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I purchased two DQ542MA drivers in order to run two NEMA 17 steppers. After about five days of use I noticed that the green indicator light had gone out on both drivers.

The DQ542MA driver running my NEMA 23 High Torque stepper was still running and it has been connected to that stepper for five months now. Using an Ohm meter to check I found that the 10amp 125v LittleFuse connected to the power pins had blown on both drivers connected to the NEMA 17 steppers cutting off the power.

I decided to test the still working driver by disconnecting it from the NEMA 23 stepper and corresponding pins on the motherboard and connecting and resetting it to work with one of the NEMA 17 steppers. The minute I turned my printer back on, the still working stepper (now attached to the NEMA 17 stepper) immediately blew the same fuse. I don't understand why the NEMA 17 steppers blew the fuses of the drivers, seeing as how both are properly set to a RMS of 1.69 and a pulse/rev of 400, and both are connected to a 24v PSU.

My question is: "When I fix the drivers should I solder in a 15amp 125v LittleFuse to better help the power flow and prevent any further blown fuses?"

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  • $\begingroup$ Did you try to change the motors instead ? What are the rating for your NEMA 17's ? ( Sadly you blew all your drivers .) Check your motors first always . I don't see any logic in having a higher amp fuse . it should never consume that much current if the steppers current rating is less than fuse's current rating . My best suggestion is to solder back the 10 A 125 V fuse and get a driver working again and make sure your motor is not short circuiting . Tell me what happens . I wanna use the same drivers next month . $\endgroup$ – Axel Fernandes Jun 26 '18 at 10:53
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    $\begingroup$ Instead of replacing the 10A fuse with a 15A fuse, consider replacing it with a wire link. Wires are much more reliable than fuses, because they don't blow as easily. In fact, it would be a good idea to replace all fuses with wire links, because then we'd never have to replace a blown fuse ever again! $\endgroup$ – Tom van der Zanden Jun 26 '18 at 12:38
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    $\begingroup$ @TomvanderZanden a master of irony for you! $\endgroup$ – profesor79 Jun 26 '18 at 14:20
  • $\begingroup$ @AxelFernandes - Don't you mean solder back the 10 A 125 V fuse? Upgrading the current capacity of a fuse in a device designed and built to specific tolerances is generally a very dangerous thing to do (as Professor's answer points out) unless you really know what you are doing... Your comment, whilst well meaning, just seems to be particularly bad, if not hazardous, advice. $\endgroup$ – Greenonline Jun 27 '18 at 0:49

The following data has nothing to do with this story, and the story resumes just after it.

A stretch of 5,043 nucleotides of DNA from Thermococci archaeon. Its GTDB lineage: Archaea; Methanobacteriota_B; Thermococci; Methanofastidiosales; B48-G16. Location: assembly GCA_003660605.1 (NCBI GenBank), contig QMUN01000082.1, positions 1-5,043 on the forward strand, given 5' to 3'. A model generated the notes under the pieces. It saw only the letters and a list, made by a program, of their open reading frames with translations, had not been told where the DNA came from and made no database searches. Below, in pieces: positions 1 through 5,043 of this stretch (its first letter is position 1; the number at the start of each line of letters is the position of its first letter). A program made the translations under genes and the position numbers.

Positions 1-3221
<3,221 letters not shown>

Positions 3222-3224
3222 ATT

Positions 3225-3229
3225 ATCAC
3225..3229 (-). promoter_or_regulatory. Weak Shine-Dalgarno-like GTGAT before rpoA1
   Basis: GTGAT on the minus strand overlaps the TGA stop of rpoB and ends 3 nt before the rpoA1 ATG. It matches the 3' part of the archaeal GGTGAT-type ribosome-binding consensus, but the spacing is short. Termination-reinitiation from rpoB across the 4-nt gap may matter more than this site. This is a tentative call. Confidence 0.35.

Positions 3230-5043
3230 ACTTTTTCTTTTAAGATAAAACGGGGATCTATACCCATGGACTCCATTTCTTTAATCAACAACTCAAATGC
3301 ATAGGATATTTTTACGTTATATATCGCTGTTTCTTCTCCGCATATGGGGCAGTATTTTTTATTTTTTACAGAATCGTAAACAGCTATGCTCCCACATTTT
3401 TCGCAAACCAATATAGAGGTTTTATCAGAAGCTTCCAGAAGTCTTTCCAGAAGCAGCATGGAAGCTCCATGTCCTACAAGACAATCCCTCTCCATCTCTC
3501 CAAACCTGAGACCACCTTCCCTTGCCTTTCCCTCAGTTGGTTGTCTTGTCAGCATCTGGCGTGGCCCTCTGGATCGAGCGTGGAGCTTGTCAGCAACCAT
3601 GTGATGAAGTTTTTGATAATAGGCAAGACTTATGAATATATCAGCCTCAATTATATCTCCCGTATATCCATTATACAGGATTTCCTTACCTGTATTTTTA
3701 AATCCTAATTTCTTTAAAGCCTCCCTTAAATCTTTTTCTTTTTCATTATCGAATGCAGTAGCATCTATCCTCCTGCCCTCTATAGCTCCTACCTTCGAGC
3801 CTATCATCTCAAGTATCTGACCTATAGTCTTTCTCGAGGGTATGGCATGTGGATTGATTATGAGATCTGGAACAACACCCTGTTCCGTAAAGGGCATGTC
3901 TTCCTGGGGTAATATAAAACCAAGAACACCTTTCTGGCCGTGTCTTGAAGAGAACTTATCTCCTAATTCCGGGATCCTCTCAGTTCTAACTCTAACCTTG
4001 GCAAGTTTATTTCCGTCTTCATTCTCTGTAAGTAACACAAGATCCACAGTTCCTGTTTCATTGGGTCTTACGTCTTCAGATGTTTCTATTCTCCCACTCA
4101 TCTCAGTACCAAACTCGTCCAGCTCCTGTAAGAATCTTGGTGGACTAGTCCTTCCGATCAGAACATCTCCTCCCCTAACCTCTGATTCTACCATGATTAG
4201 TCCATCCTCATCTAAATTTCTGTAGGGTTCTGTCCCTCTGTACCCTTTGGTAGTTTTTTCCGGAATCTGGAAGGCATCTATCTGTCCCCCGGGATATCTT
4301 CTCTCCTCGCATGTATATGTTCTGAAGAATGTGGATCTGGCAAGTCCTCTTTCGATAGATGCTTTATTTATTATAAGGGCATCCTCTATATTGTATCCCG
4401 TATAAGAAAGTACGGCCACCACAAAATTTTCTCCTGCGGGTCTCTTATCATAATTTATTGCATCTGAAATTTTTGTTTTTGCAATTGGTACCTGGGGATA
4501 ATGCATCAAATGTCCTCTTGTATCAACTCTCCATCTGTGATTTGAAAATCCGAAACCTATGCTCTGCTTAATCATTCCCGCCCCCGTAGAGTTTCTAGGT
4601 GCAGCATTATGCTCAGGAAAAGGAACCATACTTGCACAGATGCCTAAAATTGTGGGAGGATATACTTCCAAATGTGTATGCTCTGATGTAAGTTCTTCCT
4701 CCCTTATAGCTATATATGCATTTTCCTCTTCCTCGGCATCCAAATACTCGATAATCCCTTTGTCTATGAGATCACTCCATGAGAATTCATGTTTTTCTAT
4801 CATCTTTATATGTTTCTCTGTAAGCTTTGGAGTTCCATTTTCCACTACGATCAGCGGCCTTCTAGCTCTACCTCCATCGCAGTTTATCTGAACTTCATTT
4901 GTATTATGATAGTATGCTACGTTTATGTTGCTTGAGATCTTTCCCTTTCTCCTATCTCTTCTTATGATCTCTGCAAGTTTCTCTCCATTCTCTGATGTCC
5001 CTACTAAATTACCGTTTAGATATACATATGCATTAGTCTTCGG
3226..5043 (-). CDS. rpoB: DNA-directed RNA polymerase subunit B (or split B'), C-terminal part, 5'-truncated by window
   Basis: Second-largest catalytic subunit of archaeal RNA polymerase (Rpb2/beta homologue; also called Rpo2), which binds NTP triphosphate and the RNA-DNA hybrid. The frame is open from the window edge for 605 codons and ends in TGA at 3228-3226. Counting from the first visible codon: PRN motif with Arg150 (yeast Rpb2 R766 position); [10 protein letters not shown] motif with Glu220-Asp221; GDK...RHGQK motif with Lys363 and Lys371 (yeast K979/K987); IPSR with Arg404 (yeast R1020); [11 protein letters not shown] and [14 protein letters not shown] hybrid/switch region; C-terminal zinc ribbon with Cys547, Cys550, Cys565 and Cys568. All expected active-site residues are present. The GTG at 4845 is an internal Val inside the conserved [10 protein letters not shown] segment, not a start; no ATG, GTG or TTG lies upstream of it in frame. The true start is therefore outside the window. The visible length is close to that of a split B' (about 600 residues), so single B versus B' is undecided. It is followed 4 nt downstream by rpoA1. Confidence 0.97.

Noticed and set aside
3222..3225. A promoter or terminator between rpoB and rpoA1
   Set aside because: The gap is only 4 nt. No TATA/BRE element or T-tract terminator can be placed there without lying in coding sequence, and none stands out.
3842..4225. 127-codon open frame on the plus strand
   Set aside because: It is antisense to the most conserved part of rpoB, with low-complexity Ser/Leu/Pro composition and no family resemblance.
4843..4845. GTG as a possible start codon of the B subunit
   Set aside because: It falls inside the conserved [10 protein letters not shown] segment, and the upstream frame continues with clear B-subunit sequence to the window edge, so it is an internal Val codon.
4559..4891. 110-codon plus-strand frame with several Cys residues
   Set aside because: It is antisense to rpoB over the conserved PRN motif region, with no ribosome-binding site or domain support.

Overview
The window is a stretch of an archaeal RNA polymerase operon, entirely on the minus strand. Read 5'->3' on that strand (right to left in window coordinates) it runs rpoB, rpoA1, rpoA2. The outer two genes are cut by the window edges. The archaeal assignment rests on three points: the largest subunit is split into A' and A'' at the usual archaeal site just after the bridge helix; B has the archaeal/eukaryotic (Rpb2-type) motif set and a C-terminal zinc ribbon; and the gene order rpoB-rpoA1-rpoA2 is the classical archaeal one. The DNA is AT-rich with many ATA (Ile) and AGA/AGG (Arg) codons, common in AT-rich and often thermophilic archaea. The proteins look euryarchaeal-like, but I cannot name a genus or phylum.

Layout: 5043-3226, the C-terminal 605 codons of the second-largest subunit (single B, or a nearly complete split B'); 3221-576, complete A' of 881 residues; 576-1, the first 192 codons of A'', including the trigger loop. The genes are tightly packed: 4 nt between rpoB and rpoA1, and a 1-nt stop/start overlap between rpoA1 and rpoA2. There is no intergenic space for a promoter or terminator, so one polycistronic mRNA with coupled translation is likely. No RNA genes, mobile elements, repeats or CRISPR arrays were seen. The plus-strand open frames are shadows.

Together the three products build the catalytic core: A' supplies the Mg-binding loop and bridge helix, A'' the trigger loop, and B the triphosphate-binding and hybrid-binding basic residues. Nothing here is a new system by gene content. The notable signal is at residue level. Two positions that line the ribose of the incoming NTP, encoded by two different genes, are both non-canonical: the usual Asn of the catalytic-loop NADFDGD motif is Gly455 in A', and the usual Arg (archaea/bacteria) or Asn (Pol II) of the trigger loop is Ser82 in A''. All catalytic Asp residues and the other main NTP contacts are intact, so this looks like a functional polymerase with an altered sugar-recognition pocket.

• $\begingroup$ @Greenonline sorry i was just brain storming its not an answer lol . Also yes your right i did mean solder back the fuse i forgot to mention the correct ratings . :P $\endgroup$ – Axel Fernandes Jun 27 '18 at 3:49
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If the fuse blows - there is a reason for that, so changing it for a higher rating without understanding the source of the problem is:

Asking for fire!!!

Every stepper has its own internal resistance (and as we have a magnetic field it is called a reluctance), that is limiting the max current, but this equation needs to take U given to the motor.

A simple and popular solution is to give only as much voltage as needed, utilizing the resistance (RL) of the winding to limit the current (fig. 4a). A more complicated but also more efficient and precise solution is the inclusion of a current generator (fig. 4b), to achieve independence from the winding resistance. The supply voltage in Fig. 4b has to be higher than the one in Fig. 4a. A comparison between both circuits in the dynamic load/working order shows visible differences.

Source Stepper motor driving by H. SAX - page 2

That said - the higher voltage applied to the stepper - the higher current is flowing via its coils.

Please check the datasheet of your driver to see how it is managing to current limit your stepper as that looks like a source of your issue.

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Part Analysis

Let's see what we have:

  • The fuse in the driver is set to keep up the loads that the driver can safely handle.

  • The NEMA 17 results in a blown out fuse

Conclusion

The problem lies not in the driver, but the NEMA 17 motor or the wires to it and can be of several ways:

  • The motor has a short and is defective.
  • The motor is not rated to the driver board.
  • The wires to the motor create a short.

But there is also a 3rd option, as the driver board is connected to the controller:

  • The controller supplies the driver with too much current and fries it.

Solution

Do not solder in a higher rated fuse, as this is asking for fatal part failure - which could be fire just as much as totally frying the logic circuits on the board forever. Instead, find out what type of error resulted in the blown fuse, and replace these parts.

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